Despite the bracing weather of recent weeks, the Grayshaw & Yeo team headed to Gosden House School in Bramley, Surrey this February to learn more about the care and maintenance of apple trees. They were ably and generously tutored by Ian Baldwin of Wey Valley Woodman. (

So when and how should you go about pruning apple trees? To begin with, Ian explained that apple trees don’t always need pruning. They are fairly hardy and self-sufficient and the decision to prune is really decided by a few key questions and should be undertaken with caution and consideration.

  • Does the volume of the tree need reducing? It may be that a specimen has grown too big for its allotted space and needs taming.
  • Is the tree a pleasing shape? Often, very old or neglected trees have straggly branches or odd silhouettes.
  • Do you want to increase the yield of fruit from the tree?
  • Can you reach the apples easily? It may seem like an obvious point, but it makes sense to have manageable trees that don’t require huge ladders to get at the fruit.

There’s a range of kit you can use to prune apple trees and each has their job. Look to include the following tools in your kit if you plan to maintain fruit trees or orchards; secateurs, loppers, folding saw, pole-saw, rope and harness, sharpening file, diamond file, sharpening stone.

How should I prune?

  • Use a side-to-side or anti rip cut as this prevents unnecessary damage to the branch.
  • Sterilise tools between sites to prevent the spread of diseases.
  • Aim to remove, diseased, dead and crossing or rubbing branches.
  • Don’t leave stumps, cut back to a suitable side branch.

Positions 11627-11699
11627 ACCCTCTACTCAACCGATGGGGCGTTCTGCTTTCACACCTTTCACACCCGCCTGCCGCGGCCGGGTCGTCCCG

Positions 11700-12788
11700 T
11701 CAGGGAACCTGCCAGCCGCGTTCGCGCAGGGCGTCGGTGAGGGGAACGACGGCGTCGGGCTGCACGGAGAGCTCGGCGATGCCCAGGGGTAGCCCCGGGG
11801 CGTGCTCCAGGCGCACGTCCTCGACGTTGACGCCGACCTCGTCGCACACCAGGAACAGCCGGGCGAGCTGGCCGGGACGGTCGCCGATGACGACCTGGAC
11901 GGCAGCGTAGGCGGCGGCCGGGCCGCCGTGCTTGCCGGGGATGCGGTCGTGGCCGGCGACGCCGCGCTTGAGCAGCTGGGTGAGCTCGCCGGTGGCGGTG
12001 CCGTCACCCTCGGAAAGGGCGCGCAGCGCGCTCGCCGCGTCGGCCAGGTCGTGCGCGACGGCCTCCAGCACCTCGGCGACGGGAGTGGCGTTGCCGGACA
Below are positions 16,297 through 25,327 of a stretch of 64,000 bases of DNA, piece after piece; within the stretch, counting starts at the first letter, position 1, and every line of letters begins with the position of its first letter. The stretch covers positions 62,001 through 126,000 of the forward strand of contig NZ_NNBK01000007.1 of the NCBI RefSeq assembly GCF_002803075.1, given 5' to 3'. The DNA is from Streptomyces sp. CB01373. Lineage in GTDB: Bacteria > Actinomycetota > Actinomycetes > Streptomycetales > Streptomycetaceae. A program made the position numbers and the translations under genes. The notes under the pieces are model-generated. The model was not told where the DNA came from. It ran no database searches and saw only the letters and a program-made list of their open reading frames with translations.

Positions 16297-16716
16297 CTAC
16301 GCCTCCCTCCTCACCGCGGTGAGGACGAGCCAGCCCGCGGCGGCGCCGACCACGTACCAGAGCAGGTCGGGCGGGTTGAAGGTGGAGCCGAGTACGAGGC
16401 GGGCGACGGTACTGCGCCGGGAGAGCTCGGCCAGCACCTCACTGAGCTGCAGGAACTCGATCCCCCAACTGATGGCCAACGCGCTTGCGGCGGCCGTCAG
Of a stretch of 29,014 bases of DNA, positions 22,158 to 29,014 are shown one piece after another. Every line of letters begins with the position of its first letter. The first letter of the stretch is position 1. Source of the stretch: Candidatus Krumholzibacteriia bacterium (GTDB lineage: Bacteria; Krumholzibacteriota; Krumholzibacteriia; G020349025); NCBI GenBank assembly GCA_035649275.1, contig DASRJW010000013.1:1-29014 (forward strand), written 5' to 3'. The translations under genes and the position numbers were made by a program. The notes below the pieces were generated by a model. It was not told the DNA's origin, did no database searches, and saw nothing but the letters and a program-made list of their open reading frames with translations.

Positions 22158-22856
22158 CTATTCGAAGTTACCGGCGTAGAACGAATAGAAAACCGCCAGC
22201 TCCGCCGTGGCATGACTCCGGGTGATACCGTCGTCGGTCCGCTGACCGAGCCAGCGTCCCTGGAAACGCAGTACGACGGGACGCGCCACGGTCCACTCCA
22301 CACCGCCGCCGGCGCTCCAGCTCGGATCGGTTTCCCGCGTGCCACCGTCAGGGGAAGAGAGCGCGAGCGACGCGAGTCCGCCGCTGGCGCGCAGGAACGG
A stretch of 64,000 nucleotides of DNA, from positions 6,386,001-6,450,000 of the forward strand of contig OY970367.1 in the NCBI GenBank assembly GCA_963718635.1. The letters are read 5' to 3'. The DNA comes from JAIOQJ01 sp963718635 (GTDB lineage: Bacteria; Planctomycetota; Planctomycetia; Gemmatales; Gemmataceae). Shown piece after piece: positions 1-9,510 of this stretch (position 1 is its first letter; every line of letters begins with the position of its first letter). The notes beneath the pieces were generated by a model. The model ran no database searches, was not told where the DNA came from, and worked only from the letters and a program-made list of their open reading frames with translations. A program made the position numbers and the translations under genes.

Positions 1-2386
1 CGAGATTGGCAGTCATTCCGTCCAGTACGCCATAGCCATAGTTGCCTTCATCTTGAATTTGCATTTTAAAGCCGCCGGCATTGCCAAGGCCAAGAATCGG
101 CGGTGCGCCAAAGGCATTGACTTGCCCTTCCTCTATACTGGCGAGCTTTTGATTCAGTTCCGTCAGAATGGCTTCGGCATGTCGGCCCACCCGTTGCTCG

• Visualise what you are leaving behind, rather than what you’re cutting off.
  • Consider the direction that buds are growing in.
  • Thin growth preferably on the underside of branches where fruits are thinner.
  • Cut carefully, avoiding wounds and fruit buds, which are big and downy.

What shape do I want the tree to be?

You can lift the crown. This is where you remove the lower branches to create and airy space beneath the tree and a clear trunk. Or, you can clear the crown. This is where you reduce the height of the crown and reduce the number of branches in it, to create a more open structure.

Problems to avoid

Apple trees and fruit trees in general don’t like being near to compost heaps. Avoid compacting the ground around the roots as this damages the tree. Roots can also be damaged by mowers and strimmers, so be careful when cutting nearby. Look to maintain the soil height around the tree and avoid damaging the bark (nails, etc) or constricting the tree trunk in any way (wire, etc).

Be alert for the signs of disease

Apple trees can suffer from a range of diseases and pests, including canker, mildew, scab, and wooly aphid. For more information on these see the RHS link here.

Caring for your crop

Some apple varieties are biennial, so be aware of this when pruning, as this can sometimes help to reverse the problem. See the RHS link here, for more detailed guidance.

Once you’ve got a good crop of apples, wrap them in newspaper and store them in a cool, dry, dark place. You can also contact a number of local co-operatives and turn your apples into cider and other delicious tipples!

Further technical advice

There are all sorts of shapes you can train your fruit tree into, including cordon, espalier, fan and pyramid.

For further advice on these shapes and other more detailed technical information of pruning and training apple and fruit trees visit the RHS page here.